Daniel v. Hudson
MEMORANDUM AND ORDER AND ORDER TO SHOW CAUSE ENTERED: The petition for a writ of habeas corpus is hereby granted in part and remains pending in part. The petition is denied with respect to the claim concerning the application of earned First Step Ac t credit to petitioner's sentence. The petition remains pending with respect to the claim that petitioner has been deprived of earned good time credit. Petitioner is required to show cause in writing on or before March 7, 2024, why the remaining claim asserted in the petition should not be denied. Signed by District Judge John W. Lungstrum on 02/05/24. Mailed to pro se party Thaddeus Daniel by regular mail. (smnd)
IN THE UNITED STATES DISTRICT COURT
FOR THE DISTRICT OF KANSAS
D. HUDSON, Warden, USP-Leavenworth,
Case No. 23-3189-JWL
MEMORANDUM AND ORDER
ORDER TO SHOW CAUSE
This matter comes before the Court on a pro se petition for a writ of habeas corpus
pursuant to 28 U.S.C. § 2241. For the reasons set forth below, the petition is denied in
part and remains pending in part. The petition is denied with respect to the claim
concerning the application of earned First Step Act credit to petitioner’s sentence. The
petition remains pending with respect to the claim that petitioner has been deprived of
earned good time credit, although petitioner is ordered to show cause why that claim should
not be denied, as set forth below.
Petitioner was convicted in the Eastern District of Tennessee of the offense being a
felon in possession of a firearm, and in 2013 he was sentenced to a term of imprisonment
of 211 months. He is presently imprisoned at the federal penitentiary in Leavenworth,
within this judicial district, and his projected release date is December 18, 2027.
On August 7, 2023, petitioner filed a pro se petition for habeas relief under Section
2241. The Clerk of Court gave notice to petitioner that his petition was deficient because
he did not use a court-approved form as required, but petitioner did not respond with respect
to that issue. The Court therefore ordered petitioner to show cause why his petition should
not be dismissed on that basis; and when petitioner did not respond to that order, the Court
dismissed the petition.
Petitioner subsequently moved to reopen the case, based on his representation that
he had not received the show-cause order, and the Court granted the motion, reopened the
case, and allowed for the filing of petitioner’s amended petition (on the approved form).
In his amended petition – which refers back to and incorporates exhibits from his original
petition – petitioner asserts separate claims relating to earned good time credit and earned
First Step Act (FSA) credit.1 Respondent filed an answer, and petitioner has filed two
essentially-identical pleadings in reply.
The amended petition states that petitioner is challenging the deprivation of both
good time credit and FSA credit; its asserts two grounds for relief – one relating to good
time credit and one relating to FSA credit; it incorporates exhibits attached to his original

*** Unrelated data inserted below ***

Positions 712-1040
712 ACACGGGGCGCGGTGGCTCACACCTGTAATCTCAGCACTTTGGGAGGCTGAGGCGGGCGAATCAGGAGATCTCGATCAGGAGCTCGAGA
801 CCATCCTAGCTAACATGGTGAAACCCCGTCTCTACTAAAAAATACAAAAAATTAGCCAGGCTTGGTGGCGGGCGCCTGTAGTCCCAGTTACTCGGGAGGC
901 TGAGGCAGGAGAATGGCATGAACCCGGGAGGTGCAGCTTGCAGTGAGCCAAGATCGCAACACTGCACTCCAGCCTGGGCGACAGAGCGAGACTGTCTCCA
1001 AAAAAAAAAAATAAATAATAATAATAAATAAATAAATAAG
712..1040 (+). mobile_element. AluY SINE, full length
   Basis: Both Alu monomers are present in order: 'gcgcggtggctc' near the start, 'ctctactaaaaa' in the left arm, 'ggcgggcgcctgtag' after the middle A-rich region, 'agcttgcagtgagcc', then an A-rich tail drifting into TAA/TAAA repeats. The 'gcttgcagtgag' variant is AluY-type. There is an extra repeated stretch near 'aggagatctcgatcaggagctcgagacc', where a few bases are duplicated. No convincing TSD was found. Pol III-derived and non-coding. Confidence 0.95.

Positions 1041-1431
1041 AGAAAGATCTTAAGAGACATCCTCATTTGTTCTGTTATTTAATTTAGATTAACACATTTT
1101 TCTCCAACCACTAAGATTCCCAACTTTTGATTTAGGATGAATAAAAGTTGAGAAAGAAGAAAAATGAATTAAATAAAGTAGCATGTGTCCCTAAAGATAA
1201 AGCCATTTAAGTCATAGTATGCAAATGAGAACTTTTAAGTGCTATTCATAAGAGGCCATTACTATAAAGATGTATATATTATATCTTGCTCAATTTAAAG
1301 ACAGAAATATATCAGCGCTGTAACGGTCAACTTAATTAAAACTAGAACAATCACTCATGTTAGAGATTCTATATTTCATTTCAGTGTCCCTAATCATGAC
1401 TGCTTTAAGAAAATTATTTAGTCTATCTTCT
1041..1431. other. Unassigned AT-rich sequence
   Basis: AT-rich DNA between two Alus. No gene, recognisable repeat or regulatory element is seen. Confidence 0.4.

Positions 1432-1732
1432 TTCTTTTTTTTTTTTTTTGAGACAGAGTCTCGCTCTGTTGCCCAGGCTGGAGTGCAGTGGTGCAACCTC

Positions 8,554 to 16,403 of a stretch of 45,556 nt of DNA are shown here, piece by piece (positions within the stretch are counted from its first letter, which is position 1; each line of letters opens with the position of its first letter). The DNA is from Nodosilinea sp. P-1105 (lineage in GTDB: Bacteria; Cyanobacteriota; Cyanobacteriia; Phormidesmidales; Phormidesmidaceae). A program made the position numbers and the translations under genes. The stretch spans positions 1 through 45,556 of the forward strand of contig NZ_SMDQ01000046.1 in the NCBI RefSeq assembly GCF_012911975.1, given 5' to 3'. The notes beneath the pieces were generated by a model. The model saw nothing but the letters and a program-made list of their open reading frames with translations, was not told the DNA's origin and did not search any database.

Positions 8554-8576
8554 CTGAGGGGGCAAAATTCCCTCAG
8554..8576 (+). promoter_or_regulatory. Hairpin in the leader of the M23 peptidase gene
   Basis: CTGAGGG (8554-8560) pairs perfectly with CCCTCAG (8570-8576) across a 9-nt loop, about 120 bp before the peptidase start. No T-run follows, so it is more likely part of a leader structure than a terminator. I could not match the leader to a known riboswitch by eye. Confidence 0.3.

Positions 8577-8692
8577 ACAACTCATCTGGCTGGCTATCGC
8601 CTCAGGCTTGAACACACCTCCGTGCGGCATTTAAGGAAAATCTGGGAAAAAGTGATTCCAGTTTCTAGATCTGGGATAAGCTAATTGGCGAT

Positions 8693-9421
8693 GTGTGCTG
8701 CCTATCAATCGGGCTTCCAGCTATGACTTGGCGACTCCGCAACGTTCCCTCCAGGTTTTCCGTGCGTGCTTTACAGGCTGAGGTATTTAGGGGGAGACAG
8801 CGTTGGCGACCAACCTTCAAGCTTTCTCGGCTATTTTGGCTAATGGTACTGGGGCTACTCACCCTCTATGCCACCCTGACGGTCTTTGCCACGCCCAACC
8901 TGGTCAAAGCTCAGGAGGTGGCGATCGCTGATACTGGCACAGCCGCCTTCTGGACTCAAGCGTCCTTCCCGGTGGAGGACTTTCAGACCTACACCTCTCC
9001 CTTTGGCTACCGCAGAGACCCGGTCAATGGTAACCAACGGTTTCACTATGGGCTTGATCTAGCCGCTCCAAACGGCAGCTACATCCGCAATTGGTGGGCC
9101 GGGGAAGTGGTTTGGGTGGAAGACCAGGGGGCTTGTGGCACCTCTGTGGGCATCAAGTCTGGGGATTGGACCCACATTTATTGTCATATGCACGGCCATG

petition that relate to both types of credit; and it seeks as relief both the restoration of earned
good time credit and the application of earned FSA credit. Each of petitioner’s reply briefs
separately addresses in two enumerated sections the good time credit and the FSA credit.
Petitioner claims that the Bureau of Prisons (BOP) has refused to apply to his release
date certain days of credit that he has earned under the FSA. Respondent concedes that
petitioner has earned 365 days of FSA credit that could be applied to his release date, as
well as 225 days of FSA credit that could be applied to time in a residential reentry center.
Respondent argues, however, that petitioner is not entitled to have that credit applied to his
release date because he has not been assessed to have a minimum or low risk of recidivism
as required by the FSA.2
The FSA provides that a prisoner may earn a certain amount of time credit for
completing evidence-based recidivism reduction (EBRR) programming or productive
activities. See 18 U.S.C. § 3632(d)(4)(A). The statute further provides that earned credit
“shall be applied toward time in prerelease custody or supervised release.” See id. §
3632(d)(4)(C). That latter provision sets forth the manner in which the credit is to be
applied, namely to time in prerelease custody or supervised release; but the statute must be
read in conjunction with Section 3624, which explicitly limits such application of earned
credit to prisoners who meet certain requirements. See id. § 3624(g).3 For a prisoner (such
Respondent also argues that the credit may not be applied at this time because
petitioner has not earned credit in an amount equal to the time remaining on his term. See
18 U.S.C. § 3624(g)(1)(A). Satisfaction of that requirement, however, could depend on
whether petitioner succeeds on his claim seeking the restoration of certain good time credit.
Thus, the Court has not relied on this argument by respondent in denying this claim.
Petitioner argues that eligibility depends only on the conviction for which the
prisoner was sentenced. The FSA provides that a prisoner shall earn this credit unless